POLS 2120 (International Relations)
PSYC 1110 (Introduction to Psychology)
SOCI 1110 (Introduction to Sociology)
SOCI 2315 (The Dynamics of Prejudice)
UHON 204 (Seminar in the Individual & the Collective)1


  1. Humanities (3 hours): One course from the following:  
     AFST 1110 (Introduction to Africana Studies)
     AMST 1150 (Introduction to Southwest Studies)1
     CCST 2110 (Introduction to Chicano/a Studies)1
     CLST 1110 (Greek Mythology)1
     CLST 2110 (Greek Civilization)1
     CLST 2120 (Roman Civilization)1
     COMP 224 (Literary Questions)1
     ENGL 1410 (Introduction to Literature)
     ENGL 2650 (World Literature I)
     ENGL 2660 (World Literature II)
     GEOG 1175 (World Religions)1
     HIST 1110 (United States History I)
     HIST 1120 (United States History II)
     HIST 1150 (Western Civilization I)
     HIST 1160 (Western Civilization II)
     HIST 1170 (Survey of Early Latin America)
     HIST 1180 (Survey of Modern Latin America)
     MLNG 1110 (Approaches to Languages and Culture)1
     NATV 1150 (Introduction to Native American Studies)1
     PHIL 1115 (Introduction to Philosophy)
     PHIL 2210 (Early Modern Philosophy)
     PHIL 2225 (Greek Thought)
     RELG 1110 (Introduction to World Religions)
     RELG 2110 (Eastern Religions)1
     RELG 2120 (Western Religions)1
     UHON 121-122 (Legacy Seminar)1
     UHON 205 (Seminar in Humanities in Society & Culture)1


  1. Second Language (non-English language; 3 hours): One course in the student’s second language. Students will follow campus guidelines on placement in the appropriate language level. Languages regularly offered at UNM-Valencia include American Sign Language, French, and Spanish.

  1. Arts and Design (3 hours): One course from the following:      
ARCH 1120 (Introduction to Architecture)  
ARTH 1120 (Introduction to Art)
ARTH 2110 (History of Art I)
ARTH 2120 (History of Art II)
DANC 1110 (Dance Appreciation)1
FA 284 (Experiencing the Arts)1
FDMA 1520 (Introduction to Film & Digital Media)
FDMA 2110 (Introduction to Film Studies)
MUSC 1120 (Music Appreciation: Rock and Roll)1
MUSC 1130 (Music Appreciation: Western Music)
THEA 1110 (Introduction to Theatre)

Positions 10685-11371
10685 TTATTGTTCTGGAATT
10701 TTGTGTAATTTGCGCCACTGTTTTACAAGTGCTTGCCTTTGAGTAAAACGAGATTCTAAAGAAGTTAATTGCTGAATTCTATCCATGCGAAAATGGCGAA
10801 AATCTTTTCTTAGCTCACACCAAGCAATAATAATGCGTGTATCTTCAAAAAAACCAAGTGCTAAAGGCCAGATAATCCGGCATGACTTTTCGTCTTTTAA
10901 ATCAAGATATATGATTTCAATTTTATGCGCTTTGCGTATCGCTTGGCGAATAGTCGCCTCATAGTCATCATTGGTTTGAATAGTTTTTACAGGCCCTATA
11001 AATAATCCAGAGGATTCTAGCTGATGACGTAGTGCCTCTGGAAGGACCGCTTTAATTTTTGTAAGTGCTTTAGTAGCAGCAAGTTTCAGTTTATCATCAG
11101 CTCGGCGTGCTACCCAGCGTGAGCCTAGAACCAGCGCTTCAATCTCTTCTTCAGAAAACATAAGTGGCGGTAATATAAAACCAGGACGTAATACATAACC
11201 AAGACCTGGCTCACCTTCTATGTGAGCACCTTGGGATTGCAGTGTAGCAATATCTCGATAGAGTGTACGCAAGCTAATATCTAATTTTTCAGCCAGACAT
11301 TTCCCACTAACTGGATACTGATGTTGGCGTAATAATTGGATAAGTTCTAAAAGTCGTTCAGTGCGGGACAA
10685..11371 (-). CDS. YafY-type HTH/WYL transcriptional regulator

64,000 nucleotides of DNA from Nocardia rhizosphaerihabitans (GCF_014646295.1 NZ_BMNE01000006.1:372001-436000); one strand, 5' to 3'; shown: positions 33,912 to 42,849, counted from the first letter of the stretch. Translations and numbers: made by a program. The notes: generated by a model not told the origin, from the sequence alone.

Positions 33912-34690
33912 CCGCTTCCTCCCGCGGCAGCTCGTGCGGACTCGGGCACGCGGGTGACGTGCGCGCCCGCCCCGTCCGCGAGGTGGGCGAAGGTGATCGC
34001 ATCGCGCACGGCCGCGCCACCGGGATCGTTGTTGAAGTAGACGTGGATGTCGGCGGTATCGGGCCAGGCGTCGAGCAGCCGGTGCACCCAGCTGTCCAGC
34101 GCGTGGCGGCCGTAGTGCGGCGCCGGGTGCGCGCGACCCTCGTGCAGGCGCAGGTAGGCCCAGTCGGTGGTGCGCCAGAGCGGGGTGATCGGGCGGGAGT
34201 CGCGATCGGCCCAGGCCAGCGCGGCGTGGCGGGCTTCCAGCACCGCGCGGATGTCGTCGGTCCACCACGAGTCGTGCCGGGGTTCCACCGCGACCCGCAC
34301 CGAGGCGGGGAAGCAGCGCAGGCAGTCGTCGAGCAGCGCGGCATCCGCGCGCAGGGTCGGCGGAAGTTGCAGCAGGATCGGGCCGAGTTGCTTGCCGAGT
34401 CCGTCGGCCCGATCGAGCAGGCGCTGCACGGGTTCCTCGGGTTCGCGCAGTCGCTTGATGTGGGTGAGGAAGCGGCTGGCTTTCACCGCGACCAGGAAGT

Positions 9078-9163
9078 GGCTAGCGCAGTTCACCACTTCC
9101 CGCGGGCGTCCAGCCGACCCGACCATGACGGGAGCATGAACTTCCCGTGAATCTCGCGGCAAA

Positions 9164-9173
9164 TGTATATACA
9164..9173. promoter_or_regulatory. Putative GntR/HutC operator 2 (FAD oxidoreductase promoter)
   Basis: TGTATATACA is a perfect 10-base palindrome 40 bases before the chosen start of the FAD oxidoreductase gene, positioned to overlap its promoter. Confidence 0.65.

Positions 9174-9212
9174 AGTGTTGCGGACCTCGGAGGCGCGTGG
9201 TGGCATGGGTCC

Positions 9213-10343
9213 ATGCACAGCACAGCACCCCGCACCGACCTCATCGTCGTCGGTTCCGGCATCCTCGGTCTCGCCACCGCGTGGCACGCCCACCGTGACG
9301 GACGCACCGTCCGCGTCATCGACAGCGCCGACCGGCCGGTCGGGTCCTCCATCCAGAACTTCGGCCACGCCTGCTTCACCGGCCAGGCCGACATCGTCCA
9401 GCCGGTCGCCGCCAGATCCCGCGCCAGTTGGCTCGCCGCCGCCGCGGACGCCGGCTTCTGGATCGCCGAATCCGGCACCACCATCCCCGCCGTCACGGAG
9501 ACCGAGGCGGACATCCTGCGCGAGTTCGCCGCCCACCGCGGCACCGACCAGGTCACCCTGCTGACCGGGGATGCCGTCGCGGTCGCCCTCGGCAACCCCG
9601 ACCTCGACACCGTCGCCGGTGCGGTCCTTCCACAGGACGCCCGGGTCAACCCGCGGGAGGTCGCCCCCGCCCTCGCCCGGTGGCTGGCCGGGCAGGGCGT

UHON 207 (Seminar in Fine Arts as Global Perspective)1

   * Students may elect to take one 3-hour studio course offered by the Humanities Division to fulfill this requirement.

  1. Student Choice (6 hours): The remaining 6 credit hours of the general education core curriculum are student choice. A student should choose two additional courses from two of the different areas. Students who do not place into ENGL1120 may apply 3 credit hours from the Student Choice area to fulfill the pre-requisite ENGL 1110.

    1 These courses are not generally offered at UNM-Valencia.

Note: The University of New Mexico has a US and Global Diversity requirement, which can be satisfied with a qualified general education course. This is a university requirement that applies to all undergraduates, including transfer students.

Associate Degree and Certificate Program Requirements

  1. Complete the number of credit hours and the specific course requirements as outlined for the degree or certificate.
  2. Earn a minimum of 15 credit hours for the degree and/or 9 credit hours for the certificate in residence at UNM-Valencia Campus.
  3. Complete all required coursework for the degree or certificate with a minimum 2.0 cumulative grade point average (GPA). Please be aware that UNM and other four year institutions may require a higher GPA for admission to upper division course work. Students are encouraged to consult with an academic advisor for specific requirements in this respect.
  4. No basic skills courses (e.g., ENGL 099/100, MATH 099/100/021/022, ACAM 100, ACAD 099/100 are accepted toward the number of credit hours required for graduation.
  5. Must receive a grade of “C” or better on all General Education and Degree Core Requirement courses.